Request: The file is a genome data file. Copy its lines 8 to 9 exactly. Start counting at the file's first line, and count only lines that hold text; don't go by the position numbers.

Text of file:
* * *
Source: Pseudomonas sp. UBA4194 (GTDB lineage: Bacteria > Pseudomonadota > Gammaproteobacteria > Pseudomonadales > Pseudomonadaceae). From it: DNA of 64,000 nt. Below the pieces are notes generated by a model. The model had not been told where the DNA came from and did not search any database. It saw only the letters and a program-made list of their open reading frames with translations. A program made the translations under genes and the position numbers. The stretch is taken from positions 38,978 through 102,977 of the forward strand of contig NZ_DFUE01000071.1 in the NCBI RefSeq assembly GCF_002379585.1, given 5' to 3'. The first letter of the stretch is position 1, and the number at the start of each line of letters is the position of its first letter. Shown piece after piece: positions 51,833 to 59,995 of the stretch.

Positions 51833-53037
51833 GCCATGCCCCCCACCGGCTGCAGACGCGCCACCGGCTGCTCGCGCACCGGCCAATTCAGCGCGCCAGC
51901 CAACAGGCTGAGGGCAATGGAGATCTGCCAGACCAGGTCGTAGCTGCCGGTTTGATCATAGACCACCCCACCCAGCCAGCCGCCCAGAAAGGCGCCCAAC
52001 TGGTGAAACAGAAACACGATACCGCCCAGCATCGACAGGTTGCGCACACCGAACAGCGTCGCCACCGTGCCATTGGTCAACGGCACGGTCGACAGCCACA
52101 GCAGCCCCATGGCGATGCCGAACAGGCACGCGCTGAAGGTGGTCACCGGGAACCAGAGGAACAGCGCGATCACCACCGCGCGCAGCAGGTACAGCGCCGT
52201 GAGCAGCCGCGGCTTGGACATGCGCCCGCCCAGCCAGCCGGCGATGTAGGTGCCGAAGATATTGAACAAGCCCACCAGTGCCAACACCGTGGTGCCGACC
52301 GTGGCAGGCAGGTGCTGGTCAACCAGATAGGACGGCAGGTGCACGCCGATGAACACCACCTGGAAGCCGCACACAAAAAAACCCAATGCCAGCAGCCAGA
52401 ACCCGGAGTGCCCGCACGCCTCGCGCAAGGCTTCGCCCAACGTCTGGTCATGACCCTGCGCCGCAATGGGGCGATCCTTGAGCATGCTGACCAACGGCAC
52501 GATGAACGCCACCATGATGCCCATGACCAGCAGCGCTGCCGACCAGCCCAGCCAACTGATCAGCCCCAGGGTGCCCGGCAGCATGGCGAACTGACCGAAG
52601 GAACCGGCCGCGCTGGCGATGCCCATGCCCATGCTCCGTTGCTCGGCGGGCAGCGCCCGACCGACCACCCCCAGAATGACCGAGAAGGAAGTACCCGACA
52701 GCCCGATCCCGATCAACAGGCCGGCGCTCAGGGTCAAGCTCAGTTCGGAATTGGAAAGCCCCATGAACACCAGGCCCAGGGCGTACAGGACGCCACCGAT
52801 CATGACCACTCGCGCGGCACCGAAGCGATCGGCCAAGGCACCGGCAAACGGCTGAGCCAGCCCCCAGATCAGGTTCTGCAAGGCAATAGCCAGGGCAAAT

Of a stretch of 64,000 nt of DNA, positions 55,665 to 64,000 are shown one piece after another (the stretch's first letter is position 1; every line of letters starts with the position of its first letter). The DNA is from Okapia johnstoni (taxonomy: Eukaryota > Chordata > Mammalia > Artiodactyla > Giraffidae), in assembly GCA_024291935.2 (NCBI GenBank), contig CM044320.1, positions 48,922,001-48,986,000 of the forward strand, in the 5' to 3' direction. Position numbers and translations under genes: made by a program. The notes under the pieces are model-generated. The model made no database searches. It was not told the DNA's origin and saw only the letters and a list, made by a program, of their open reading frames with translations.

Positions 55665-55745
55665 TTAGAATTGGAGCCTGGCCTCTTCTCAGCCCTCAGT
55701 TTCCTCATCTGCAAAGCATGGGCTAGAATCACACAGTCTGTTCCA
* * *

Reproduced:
52301 GTGGCAGGCAGGTGCTGGTCAACCAGATAGGACGGCAGGTGCACGCCGATGAACACCACCTGGAAGCCGCACACAAAAAAACCCAATGCCAGCAGCCAGA
52401 ACCCGGAGTGCCCGCACGCCTCGCGCAAGGCTTCGCCCAACGTCTGGTCATGACCCTGCGCCGCAATGGGGCGATCCTTGAGCATGCTGACCAACGGCAC